2.1.2. Limits of single-particle approaches: 3d transition-metal L2,3 edges

Unfortunately, there are a couple of cases in which the simple, DFT-based single-particle approach described above does not work so well. These are cases where strong correlation effects are present either between the core electrons or between the valence/conduction-band electrons. In the latter case this is not a great surprise, because DFT cannot even properly describe the ground-state electronic structure of some correlated transition-metal compounds such as the high-Tc cuprates. However, even for nominal d0 transition-metal compounds such as CaF2, SrTiO3 or TiO2 many details and in particular the nonstatistical branching ratio between the L2 and L3 parts of the spectrum cannot be explained at all by single-particle theories.

2.2. Electron–hole interactions beyond the single-particle approximation

2.2.1. Bethe–Salpeter equation (BSE)

The Bethe–Salpeter equation (BSE) represents a many-body approach for the description of a general two-particle problem and has been used from particle physics to solid-state physics (Onida et al., 2002[link]). Here, we use it to describe the excitonic effects, i.e. the bound state of an electron–hole pair. After a couple of simplifications (Tamm–Dancoff) the BSE represents a two-particle Schrödinger-like (eigenvalue) equation for the electron–hole (e-h) pair,[\textstyle \sum \limits_{h,e,k} H_{hek,h'e'k'}^{\rm e{\hbox{-}}h}\,A_{h'e'k'}^\lambda = E^{\lambda}A_{hek}^{\lambda}. \eqno (12)]where He-h represents the effective e-h Hamiltonian and h, e and k represent the hole (core) and electron (conduction band) state at wavevector k. The eigenvalues [{E^\lambda }] are the exciton energies and the eigenvectors Aλ are interpreted as coupling coefficients between the hole and the electron. The ground-state DFT orbitals for core and conduction-band states form the basis for this problem, leading to large basis sets (matrix size) of dimensions Ncore × Ncond × k points. The e-h Hamiltonian consists of three terms: a diagonal term Hdiag, represented by the DFT eigenvalue differences (ɛhkɛek), an attractive, statically, but nonlocally screened Coulomb term Hdir between the electron and the hole, and a corresponding repulsive, unscreened exchange term Hx. In particular, the calculation of the nonlocal dielectric function used to screen the Coulomb interaction needs special care to ensure convergence due to the presence of the very localized core states. The resulting energies and eigenvectors Aλ can be used to calculate the imaginary part of the dielectric tensor ɛ2, [\varepsilon_{2}^{xx}({\omega)} = {\textstyle \sum \limits_{\lambda}} \left | {\textstyle \sum \limits_{hek}} A^{\lambda}_{hek} {{\langle hk|-i\nabla_{x}|ek\rangle}\over{\varepsilon_{hk}-\varepsilon_{ek}}}\right|^{2} \times \delta(E^{\lambda}-\hbar\omega).\eqno (13)]

Obviously, for K edges of light elements there is only one shallow core state and the calculations are thus not too expensive for an all-electron code and can be performed by standard BSE programs (which are usually designed for excitons in semiconductors). Olovsson et al. (2009[link]) applied this to the Li K edges of some lithium halides and the Mg L2,3 edge in MgO and compared the results with supercell core-hole calculations. Even when the authors emphasized the differences between these two methods, overall the results differ only in small details, justifying the use of the core-hole approximation. In fact, another application to Be K edges (Olovsson et al., 2013[link]) even showed that for BeO the core-hole approach agrees even better with experiment than the BSE calculations. However, for L2,3 spectra it is essentially to use all six core states and in addition it is absolutely necessary to include spin–orbit coupling, because the size of the spin–orbit splitting of the 2p1/2 and 2p3/2 states determines the branching ratio, as will be shown below.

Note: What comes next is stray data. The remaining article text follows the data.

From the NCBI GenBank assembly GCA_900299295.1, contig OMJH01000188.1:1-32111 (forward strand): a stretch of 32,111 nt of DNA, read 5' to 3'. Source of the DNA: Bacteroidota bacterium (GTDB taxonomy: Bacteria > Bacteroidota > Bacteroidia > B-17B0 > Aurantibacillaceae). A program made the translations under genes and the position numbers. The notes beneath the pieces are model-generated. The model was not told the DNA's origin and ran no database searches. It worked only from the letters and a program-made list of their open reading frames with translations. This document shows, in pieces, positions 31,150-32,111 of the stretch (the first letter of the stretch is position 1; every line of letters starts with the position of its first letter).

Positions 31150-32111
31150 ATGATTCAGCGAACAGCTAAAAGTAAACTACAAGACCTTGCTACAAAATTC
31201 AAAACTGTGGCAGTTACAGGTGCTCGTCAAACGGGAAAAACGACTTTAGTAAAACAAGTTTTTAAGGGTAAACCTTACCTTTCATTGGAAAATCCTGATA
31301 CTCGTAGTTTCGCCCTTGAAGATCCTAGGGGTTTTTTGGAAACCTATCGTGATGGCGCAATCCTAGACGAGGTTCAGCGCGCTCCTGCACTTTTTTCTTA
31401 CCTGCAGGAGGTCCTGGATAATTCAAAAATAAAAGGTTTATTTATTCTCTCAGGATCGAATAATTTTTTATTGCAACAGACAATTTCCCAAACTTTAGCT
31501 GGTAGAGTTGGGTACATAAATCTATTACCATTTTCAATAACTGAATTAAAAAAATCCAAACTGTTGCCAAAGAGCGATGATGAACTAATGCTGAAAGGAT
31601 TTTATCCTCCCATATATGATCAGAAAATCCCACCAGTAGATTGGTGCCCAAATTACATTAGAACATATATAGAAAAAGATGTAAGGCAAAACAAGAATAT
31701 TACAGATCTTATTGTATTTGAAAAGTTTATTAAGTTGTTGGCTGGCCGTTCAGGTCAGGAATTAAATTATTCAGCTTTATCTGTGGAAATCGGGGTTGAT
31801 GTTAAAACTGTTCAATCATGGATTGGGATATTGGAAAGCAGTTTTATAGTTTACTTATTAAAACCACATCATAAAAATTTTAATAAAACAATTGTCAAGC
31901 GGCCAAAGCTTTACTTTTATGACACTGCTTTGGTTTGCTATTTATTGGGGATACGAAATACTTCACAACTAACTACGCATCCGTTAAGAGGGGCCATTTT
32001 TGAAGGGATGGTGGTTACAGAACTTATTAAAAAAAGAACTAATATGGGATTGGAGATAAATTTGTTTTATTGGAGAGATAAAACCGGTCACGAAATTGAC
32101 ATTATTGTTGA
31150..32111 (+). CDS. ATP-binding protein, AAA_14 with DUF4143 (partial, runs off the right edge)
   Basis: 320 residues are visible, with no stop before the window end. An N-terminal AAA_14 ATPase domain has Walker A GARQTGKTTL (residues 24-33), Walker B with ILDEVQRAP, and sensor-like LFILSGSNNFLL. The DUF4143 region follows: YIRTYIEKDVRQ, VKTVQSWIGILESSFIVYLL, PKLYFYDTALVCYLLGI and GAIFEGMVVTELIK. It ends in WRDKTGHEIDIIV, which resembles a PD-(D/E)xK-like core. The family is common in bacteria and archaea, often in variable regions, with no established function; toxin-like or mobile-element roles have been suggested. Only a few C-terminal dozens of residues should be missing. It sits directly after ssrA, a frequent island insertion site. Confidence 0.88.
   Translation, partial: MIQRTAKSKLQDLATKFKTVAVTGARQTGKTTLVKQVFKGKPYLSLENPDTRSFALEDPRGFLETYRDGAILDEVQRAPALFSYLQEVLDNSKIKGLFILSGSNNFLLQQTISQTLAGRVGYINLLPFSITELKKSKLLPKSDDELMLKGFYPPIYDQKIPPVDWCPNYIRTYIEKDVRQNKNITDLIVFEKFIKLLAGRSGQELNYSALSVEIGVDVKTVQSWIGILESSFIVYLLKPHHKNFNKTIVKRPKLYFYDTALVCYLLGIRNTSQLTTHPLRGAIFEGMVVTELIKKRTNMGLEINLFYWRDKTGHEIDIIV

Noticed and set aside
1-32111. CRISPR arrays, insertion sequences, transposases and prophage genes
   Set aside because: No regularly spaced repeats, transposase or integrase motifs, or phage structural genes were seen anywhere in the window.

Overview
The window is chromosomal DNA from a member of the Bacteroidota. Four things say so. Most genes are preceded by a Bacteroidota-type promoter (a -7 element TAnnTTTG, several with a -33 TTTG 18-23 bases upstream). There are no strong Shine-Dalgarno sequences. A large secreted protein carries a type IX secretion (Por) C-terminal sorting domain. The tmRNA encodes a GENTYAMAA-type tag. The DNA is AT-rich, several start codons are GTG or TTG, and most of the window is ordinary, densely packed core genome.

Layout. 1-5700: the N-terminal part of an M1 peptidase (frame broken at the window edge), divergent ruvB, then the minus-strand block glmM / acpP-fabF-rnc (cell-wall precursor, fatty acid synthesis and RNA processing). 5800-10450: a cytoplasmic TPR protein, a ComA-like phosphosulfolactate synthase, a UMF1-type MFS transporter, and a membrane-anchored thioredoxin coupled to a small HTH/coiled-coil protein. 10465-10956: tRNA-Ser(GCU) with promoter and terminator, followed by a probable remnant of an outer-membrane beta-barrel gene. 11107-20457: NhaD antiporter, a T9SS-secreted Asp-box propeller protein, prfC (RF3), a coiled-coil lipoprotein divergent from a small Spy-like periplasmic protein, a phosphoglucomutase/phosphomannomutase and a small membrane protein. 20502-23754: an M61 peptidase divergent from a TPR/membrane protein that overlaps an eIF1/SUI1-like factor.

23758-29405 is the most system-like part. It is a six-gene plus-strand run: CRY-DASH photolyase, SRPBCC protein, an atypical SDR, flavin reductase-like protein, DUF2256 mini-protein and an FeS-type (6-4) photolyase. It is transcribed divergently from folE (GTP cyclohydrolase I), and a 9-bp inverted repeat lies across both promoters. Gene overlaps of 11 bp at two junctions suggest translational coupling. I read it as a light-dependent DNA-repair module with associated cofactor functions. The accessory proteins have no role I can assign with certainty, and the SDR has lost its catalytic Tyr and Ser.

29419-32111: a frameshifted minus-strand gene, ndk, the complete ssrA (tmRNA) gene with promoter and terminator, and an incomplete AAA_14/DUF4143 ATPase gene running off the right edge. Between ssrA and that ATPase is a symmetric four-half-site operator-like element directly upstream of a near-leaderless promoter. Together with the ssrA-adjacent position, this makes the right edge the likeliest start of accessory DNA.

We have applied this method to several transition-metal compounds (Laskowski et al., 2009[link]) and I illustrate the results for rutile TiO2 below. The experimental spectrum (Fig. 2[link]) shows clearly separated L3 and L2 subspectra and each spectrum is split into two peaks by crystal field effects. However, the first hints towards a more complicated explanation arise from the fact that the intensity ratio between L3 and L2 is not 2:1 (similarly, the crystal field split peaks also do not show the 3:2 ratio expected from the 3d t2g and eg degeneracy) and the line shapes of the L3 and L2 subspectra are very different. The spectrum calculated from ground-state DFT has very little in common with experiment and the spectral features are very broad since all excitonic features are missing. Calculations with a core hole show the expected localization into sharper peaks, but of course the L3:L2 intensity ratio is 2:1 as expected. Details of the line shape cannot be reproduced and while the peak originating from the t2g states has a reasonable width, the eg peak is much too narrow and does not show the characteristic shoulder on the left side. In addition, the size of the spin–orbit splitting as well as the crystal field splitting seems to be overestimated in theory. The actual amount of core hole has only a very small effect in this case. On the other hand, our fully relativistic BSE calculations agree very well with experiment. Obviously, the intensity ratio is about right, the line shapes of the L2 and L3 edges are very different and both spin–orbit and crystal field splitting is reduced. The effects can be explained as follows. The spin–orbit splitting of the initial Ti 2p states is relatively small (around 5 eV), and thus even when the Ti 2p1/2 character dominates in an exciton there is also a small admixture of 2p3/2 and vice versa. In the calculation of ɛ2 the matrix elements are squared and thus the direct small contribution nearly vanishes, but the mixed cross terms can be large and in some cases can have opposite sign, reducing or enhancing the intensity of the `L3' or `L2' peaks. Similar interference terms are responsible for the unexpected `eg' and `t2g' peaks. The excitonic binding energies vary from 0.3 to 4 eV and thus change the `spin–orbit' or `crystal field' splitting that is actually observed.